Why Print Is Not Dead For Brands
Adults spend a lot of time on-screen; for the moment that estimate has settled in at an astonishing figure of approximately 11 hours per day, according to Nielsen. Why? People just don’t want to miss a minute of what’s new and what’s happening in media. Laptops, smartphones, tablets and e-readers even watches all deliver the digital goods – now totaling 3 zettabytes worldwide. One zettabyte is equal to one trillion gigabytes, so it’s safe to say that the situation is exponentially out-of-control. For marketers who see eyeballs as opportunities, placing all bets on digital makes a certain amount of sense if you skim the statistics. And that’s what a lot of people do when reading and doing research on screens. A San Jose State University survey cited by Scientific American detailed that there is something in digital reading that leads to a skimming default, so the information isn’t fully digested. Since the goal of advertising is to have the message completely received and totally understood, this raises the question as to whether the decision by some marketers to go 100% digital is the right move. The resuscitation of print provides at least a partial answer. It’s the first sign of a push-back by consumers feeling the effects of digital information overload.
Growing up digital, it’s perhaps a little surprising that one group recently cited as a force behind the return to print are Millennials. Recently revealing in a New Republic article their preference for the tactile, linear enjoyment of printed material, this group also acknowledges that screen reading, while convenient, is uncomfortable. They also believe it’s unhealthy. Eye strain and vision issues, headaches, insomnia, neck and back problems are all common conditions that point to too much time in front of screens. A recent Two Sides study reported that of the 18-24 year old’s surveyed, 73% felt their health was likely to be compromised by the overuse of smartphones and tablets. One alternative? Print.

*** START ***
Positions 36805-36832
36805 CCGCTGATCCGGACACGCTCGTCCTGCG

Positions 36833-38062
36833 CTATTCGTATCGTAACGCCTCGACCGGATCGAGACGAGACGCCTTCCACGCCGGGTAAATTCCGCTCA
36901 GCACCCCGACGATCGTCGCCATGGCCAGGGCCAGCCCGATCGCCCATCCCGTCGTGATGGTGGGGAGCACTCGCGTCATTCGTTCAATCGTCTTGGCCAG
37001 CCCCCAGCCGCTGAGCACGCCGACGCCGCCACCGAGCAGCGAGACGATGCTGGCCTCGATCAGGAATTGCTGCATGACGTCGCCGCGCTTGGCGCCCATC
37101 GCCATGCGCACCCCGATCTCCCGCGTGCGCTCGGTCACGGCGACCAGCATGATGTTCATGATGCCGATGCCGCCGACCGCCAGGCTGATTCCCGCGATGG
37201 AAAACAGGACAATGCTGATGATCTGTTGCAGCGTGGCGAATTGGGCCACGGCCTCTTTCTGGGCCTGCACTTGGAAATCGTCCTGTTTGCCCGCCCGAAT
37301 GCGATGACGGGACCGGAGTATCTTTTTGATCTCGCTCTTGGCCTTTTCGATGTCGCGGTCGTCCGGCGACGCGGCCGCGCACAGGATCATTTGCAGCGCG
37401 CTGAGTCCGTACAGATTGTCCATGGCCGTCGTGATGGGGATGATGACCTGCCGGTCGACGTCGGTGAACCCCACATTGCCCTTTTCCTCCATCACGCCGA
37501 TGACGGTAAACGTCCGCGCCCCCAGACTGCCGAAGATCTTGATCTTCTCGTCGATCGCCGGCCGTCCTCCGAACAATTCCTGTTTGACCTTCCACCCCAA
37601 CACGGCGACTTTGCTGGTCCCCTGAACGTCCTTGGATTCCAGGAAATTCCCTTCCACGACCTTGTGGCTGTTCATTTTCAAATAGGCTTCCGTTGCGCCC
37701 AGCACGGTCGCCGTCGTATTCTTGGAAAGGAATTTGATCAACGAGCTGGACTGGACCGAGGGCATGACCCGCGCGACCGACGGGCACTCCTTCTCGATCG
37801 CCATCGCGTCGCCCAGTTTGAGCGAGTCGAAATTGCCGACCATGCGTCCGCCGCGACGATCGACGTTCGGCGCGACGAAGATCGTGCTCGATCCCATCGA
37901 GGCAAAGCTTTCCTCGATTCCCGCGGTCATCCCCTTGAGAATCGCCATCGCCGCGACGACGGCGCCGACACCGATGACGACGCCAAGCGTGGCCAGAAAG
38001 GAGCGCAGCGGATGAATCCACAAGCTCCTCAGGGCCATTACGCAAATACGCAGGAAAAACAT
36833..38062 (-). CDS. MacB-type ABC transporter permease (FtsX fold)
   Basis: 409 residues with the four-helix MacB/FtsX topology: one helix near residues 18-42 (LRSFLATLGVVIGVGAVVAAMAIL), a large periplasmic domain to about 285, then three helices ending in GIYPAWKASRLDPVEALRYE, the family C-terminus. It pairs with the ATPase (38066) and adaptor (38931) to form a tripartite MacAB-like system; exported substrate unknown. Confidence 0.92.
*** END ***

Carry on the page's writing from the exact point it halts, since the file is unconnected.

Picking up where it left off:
Print is still loved
As the saying goes, you can’t step in the same river twice. Print most likely won’t make a comeback in the same way or role. Before looking at Print 2.0, it’s useful to simply look at the numbers for a little context. Although overall print is expected to decline, the ad spend still lands around $56.2 billion, making the whole “Print is Dead” declaration by some a comparative conclusion more than a reality. The truth is, there’s a lot of life left in print. While it’s unlikely, that newspapers will ever return to their former glory in the US, 90% of adults still read print magazines. So, despite there being infinitely more content available digitally, doesn’t mean consumers will prefer the experience of screen reading over printed text. Digital as an information and entertainment media source has lost its novelty, and a more pragmatic assessment of its value can now be analyzed. One US survey conducted by Two Sides, asked respondents to weigh in on the change from paper-based to digital media. When comprehension was the goal, 88% said they understood and remembered or used information better when reading print on paper than on electronic devices. Another insight of the survey was that 81% of people found printed media more relaxing to read and the younger generation has more concern about the negative impact of digital media on their health than other age groups surveyed. When given the choice, the vast majority of those surveyed prefer print.